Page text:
Kameel Ahmady photo

Kameel Ahmady

Moreover, Kameel Ahmady is a man whose questioning of male peers reveals degrees of men’s involvement, broadening ownership and thus accountability beyond the female sphere. Regarding religion, Ahmady opens the door to Farsi discussions inaccessible to most readers of his book, and what he shows is a fascinating potpourri of clerical back and forth. Writ large in most analyses of genital excision is the custom’s absence from the Koran and indeed from the scriptures of most faiths. Yet we find the local mullahs differing as to the duties of their flocks. Some tell the devout that releasing clitoral blood is not forbidden; others recommend it; still others leave the decision to the grown-up children; many also counsel against it. Ahmady himself is sure: Islam doesn’t condone ablation of a child’s genitalia given Koranic commands to ‘do no harm’.

And as a feminist issue?

Here, too, Kameel Ahmady stands out among students of these ‘rites’. Though in youth he had suspected it, only later in life did he learn of his own female relatives’ victimization; empathy with his mother and sisters spurred him to take up the abolition cause. He supports women’s empowerment. He understands the challenge to self-confidence resulting from the symbolic and actual infliction of a disability. He sees that clitoral attack, beyond rationalizations and even in the mildest forms that leave few or no physical scars, affects the mind. Why should female organs of sexuality and procreation be handled fiercely rather than gently? What possible psychological reality could account for such behavior as espoused by individuals and groups when the act itself is surely counter-intuitive for everyone?

Anthr/apologists have a ready answer: pain itself is valued. If, however, this explanation once sufficed, it does so no longer as human and children’s rights have, since at least World War II, presented themselves as universal standards to which Ahmady unequivocally subscribes. Thus, if we define feminism as the theory seeking to enhance the world by cleansing it of gender-based discrimination, FGM is a feminist issue par excellence.

As Verena Stefan writes, “No little girl in the world would, by herself, think up such a thing as placing clitoris and vagina in competition with one another, de- and revaluing them, creating an arbitrary conflict between two parts of her own body or, out of the blue, resolving to amputate a healthy organ.”1 Rather, “the clitoris appears as the primary threat to a phallocratic world view and to the power of individual men.”2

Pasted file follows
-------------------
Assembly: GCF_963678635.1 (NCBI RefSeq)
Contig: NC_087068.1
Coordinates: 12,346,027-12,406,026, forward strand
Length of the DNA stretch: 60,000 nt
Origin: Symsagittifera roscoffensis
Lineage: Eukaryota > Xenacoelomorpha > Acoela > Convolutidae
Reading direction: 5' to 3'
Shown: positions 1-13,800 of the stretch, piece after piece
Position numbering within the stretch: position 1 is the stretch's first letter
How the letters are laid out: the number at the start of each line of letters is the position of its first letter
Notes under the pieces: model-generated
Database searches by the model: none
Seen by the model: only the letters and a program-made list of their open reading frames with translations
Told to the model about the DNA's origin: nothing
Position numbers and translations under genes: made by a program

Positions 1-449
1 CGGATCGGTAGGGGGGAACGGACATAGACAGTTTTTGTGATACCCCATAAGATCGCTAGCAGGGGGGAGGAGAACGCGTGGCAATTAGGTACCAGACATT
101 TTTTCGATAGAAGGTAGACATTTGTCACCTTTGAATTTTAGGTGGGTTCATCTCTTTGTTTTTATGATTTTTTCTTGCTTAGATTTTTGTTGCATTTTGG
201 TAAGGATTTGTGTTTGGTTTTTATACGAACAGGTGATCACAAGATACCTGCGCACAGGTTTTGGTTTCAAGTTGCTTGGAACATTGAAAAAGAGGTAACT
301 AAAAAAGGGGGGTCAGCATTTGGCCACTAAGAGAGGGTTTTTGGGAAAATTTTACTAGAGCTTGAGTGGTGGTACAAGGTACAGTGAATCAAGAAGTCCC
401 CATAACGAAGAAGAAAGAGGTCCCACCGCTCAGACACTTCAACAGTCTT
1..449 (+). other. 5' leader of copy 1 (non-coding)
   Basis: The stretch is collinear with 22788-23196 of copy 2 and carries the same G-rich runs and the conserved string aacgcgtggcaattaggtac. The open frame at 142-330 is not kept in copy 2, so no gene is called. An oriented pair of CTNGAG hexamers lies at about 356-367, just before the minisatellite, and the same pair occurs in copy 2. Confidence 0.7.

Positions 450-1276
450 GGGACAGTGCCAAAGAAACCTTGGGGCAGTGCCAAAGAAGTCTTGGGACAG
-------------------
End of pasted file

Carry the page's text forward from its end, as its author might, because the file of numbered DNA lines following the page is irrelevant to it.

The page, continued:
Ahmady never loses sight of this, reiterating (often) the challenges for him, as a man and a feminist, in trying to stop FGM in Iran. One of his most poignant scenes concerns the colloquy of males newly informed of what the custom brings women — risks and pain. “Later [the men] were asked whether, in light of their new knowledge…, they would be willing to have their daughters cut, thereby exposing them to the same agony in bed and perhaps to a husband who cheats. Our interviewees could not answer. Instead,” Ahmady writes, “silent, they looked away.” …

The work of unveiling the cutting culture in hitherto unrevealed places, in locations in Iran and elsewhere, is only just beginning, but it could not be more important in the struggle to make FGM history.  Kameel Ahmady’s contribution to that work is enormous.

From “AfterWords” by Tobe Levin and Hilary Burrage in Ahmady, Kameel. In the Name of Tradition. Female Genital Mutilation in Iran. 146-149.

Notes

[1] Verena Stefan. (2104) “Mutilation of the Vulva and Circumcision of other Female Freedoms – or the Perfect Vulva’s Aura and Revolt.” In Levin, Tobe, ed. Waging Empathy. Alice Walker, Possessing the Secret of Joy and the Global Movement to Ban FGM. Trans. Tobe Levin.  Frankfurt am Main: UnCUT/VOICES P., 69.

[2] Ibid. 68.

FGM in iran cover

Godfrey Williams-Okorodus. FGM in Iran. Watercolor. 2015.